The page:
lowering the cards

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they say making friends gets harder as you become an adult. i mean, sure, it’s easy to bond with someone over shared goldfish crackers and capri suns, and even years later, when you both find yourself as little fishes in the big pond that is college life. it’s easy to find commonality with someone when you’re going through similar experiences upon parallel timelines. but once you’ve entered into the “real world” and your path takes a right turn, whereas everyone else’s takes a left, it can be daunting trying to recreate the effortlessness that you once had in solidifying the other half to your best friends forever necklace.

daunting sure, but not impossible. the commonalities are there, sometimes in more ways than you could have imagined, you just have to be willing to dig a little deeper than you did before.

as we get older, i think we tend to hold our cards closer and closer to our vest. maybe out of guilt, maybe out of shame, maybe as a defense mechanism, maybe out of fear. or maybe we’ve simply concluded that the number of friends we have in our life at this exact moment in time is the precise number we need. whatever the reason, our past experiences certainly affect the way we approach getting to know new people. will i get hurt again? will this person understand my story? will they accept me for exactly who i am? i would venture to say that being emotionally vulnerable outside the confines of a romantic relationship is just as scary as it is within one. getting to know someone, and conversely, having them get to know you, is a bit unnerving no matter the nature of the bond. because at the end of the day, it requires us to be unguarded and exposed. and sometimes it’s scary to share the roads we’ve ventured down. the heartbreaks and upsets that have lined our path. the failures and shortcomings that have inevitably defined our past.

and maybe i’m unique in my love for willingly offering up my scars -both the physical and emotional ones, but as i have gotten older, the more i have found that openly admitting to the mess that is my life, the more i become i have become comfortable with it myself. somehow sharing my imperfections with others has allowed me to find beauty in their presence in my life. admitting out loud that i am and always will be broken has encouraged me to accept myself exactly as i am.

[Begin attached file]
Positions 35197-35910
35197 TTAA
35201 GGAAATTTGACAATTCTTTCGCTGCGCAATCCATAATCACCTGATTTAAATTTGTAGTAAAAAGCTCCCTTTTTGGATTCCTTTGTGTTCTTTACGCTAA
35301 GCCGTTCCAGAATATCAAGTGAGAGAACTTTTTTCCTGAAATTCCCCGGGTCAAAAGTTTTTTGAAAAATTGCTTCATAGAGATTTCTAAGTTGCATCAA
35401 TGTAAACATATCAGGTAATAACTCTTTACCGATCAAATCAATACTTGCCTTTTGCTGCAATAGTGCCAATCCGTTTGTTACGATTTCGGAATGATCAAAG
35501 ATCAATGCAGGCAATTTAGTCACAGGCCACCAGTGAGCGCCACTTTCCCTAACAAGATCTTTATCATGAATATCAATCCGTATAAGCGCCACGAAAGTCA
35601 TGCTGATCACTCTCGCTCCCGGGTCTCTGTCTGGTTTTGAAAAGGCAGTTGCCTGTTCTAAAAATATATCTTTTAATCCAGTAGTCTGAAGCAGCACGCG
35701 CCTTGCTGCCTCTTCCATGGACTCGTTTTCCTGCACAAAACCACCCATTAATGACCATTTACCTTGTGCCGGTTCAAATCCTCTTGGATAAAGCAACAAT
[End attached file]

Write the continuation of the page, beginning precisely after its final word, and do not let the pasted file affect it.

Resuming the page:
and i think that once you’ve reconciled the way you’d like people to perceive you with your true identity, you find freedom. once you begin to accept yourself for exactly who you are, and who God intended you to be, you are more willing to share that with others. some may reject it, sure. despite how awesome you think you are (and i have no doubt that you are), there will always be people who fail to see it. there will always be people who will disregard you or misinterpret you or with whom you simply don’t mesh. but that’s their loss. the number of humans who fail to see your amazing qualities will pale in comparison to those who will learn to accept you with loving arms.

somewhere between being the painfully shy six-year-old and the “but seriously, i’ll talk to almost anyone” twenty-something i’ve learned to adopt a “why not?” philosophy with putting myself out there. part of it has had to do with my profession -meeting and acclimating new members at the club has required me to take a more demonstrative approach in terms of interacting with strangers. but the other part of it i believe has come with a fostered sense of self (self-deprecating humor and a hint of sarcastic wit also helps). at the end of the day, the worst that can happen is that your efforts are not reciprocated. meaning, you’re no better off than if you had never attempted to make a connection at all. best case scenario? your stepping out in faith is just the catalyst that was needed for the other to feel person to feel safe to do the same. someone has to make the first move. and i’ve learned that it’s okay to be the one to make it.

so contrary to popular belief it really isn’t that difficult to make friends after college. the innate desire for community is just as present at 32, 42, 52, as it ever was at 22. i think if the opportunity arises for you to make a new acquaintance, you should take it. i think if an invitation is offered, you should accept it. i think if someone strikes up a conversation with you in line at starbucks, you should engage them (i mean, as long as they don’t give you a case of the creepies). we live in a fascinating world filled with fascinating people. people with unique stories and experiences. honestly, sometimes i think it would be such a neat experiment to sit down in a coffee shop and strike up conversations with strangers just to hear about their life’s adventures. can you imagine the breadth of information you’d receive?

anyway, after taking a casual acquaintance up on her offer to hike torrey pines this weekend and having a particularly splendid time as a result, i was reminded of how easy making connections can be. it starts with a gesture. it’s fueled by an acceptance. and it’s cultivated by a genuine willingness to lower those tightly held cards for the other to see. what i think you’ll find is that more often than not, your two hands are not that unalike.

image via we heart it

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